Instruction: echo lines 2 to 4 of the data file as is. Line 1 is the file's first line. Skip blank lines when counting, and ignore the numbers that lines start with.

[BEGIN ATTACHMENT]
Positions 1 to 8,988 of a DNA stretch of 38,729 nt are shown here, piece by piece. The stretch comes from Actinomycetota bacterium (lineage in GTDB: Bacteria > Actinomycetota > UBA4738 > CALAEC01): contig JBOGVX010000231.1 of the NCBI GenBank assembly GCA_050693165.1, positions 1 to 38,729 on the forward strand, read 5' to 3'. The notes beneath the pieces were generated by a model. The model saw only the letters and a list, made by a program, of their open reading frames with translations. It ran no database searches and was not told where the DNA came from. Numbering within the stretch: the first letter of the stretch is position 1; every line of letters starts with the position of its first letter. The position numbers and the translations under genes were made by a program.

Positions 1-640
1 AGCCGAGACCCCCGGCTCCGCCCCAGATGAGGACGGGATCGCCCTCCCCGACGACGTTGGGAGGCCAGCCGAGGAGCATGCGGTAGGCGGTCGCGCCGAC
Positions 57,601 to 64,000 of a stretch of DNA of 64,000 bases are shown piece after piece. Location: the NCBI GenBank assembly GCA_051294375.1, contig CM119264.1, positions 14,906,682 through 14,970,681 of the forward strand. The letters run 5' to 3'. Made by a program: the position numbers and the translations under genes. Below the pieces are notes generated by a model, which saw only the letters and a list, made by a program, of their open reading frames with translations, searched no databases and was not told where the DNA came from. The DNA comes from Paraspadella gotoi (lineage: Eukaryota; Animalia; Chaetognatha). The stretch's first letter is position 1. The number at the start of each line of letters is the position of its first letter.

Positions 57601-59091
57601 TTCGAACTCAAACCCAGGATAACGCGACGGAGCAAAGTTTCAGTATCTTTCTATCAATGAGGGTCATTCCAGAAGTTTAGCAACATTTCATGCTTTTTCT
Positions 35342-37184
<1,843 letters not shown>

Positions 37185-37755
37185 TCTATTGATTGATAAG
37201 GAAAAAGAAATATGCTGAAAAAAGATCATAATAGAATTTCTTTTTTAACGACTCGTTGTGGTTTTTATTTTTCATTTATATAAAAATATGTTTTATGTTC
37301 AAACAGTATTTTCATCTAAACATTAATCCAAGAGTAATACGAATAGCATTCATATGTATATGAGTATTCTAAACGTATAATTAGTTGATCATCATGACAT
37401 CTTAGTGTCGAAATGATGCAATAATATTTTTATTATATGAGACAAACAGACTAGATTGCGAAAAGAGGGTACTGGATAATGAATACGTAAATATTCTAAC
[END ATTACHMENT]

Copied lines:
Positions 1-640
1 AGCCGAGACCCCCGGCTCCGCCCCAGATGAGGACGGGATCGCCCTCCCCGACGACGTTGGGAGGCCAGCCGAGGAGCATGCGGTAGGCGGTCGCGCCGAC
Positions 57,601 to 64,000 of a stretch of DNA of 64,000 bases are shown piece after piece. Location: the NCBI GenBank assembly GCA_051294375.1, contig CM119264.1, positions 14,906,682 through 14,970,681 of the forward strand. The letters run 5' to 3'. Made by a program: the position numbers and the translations under genes. Below the pieces are notes generated by a model, which saw only the letters and a list, made by a program, of their open reading frames with translations, searched no databases and was not told where the DNA came from. The DNA comes from Paraspadella gotoi (lineage: Eukaryota; Animalia; Chaetognatha). The stretch's first letter is position 1. The number at the start of each line of letters is the position of its first letter.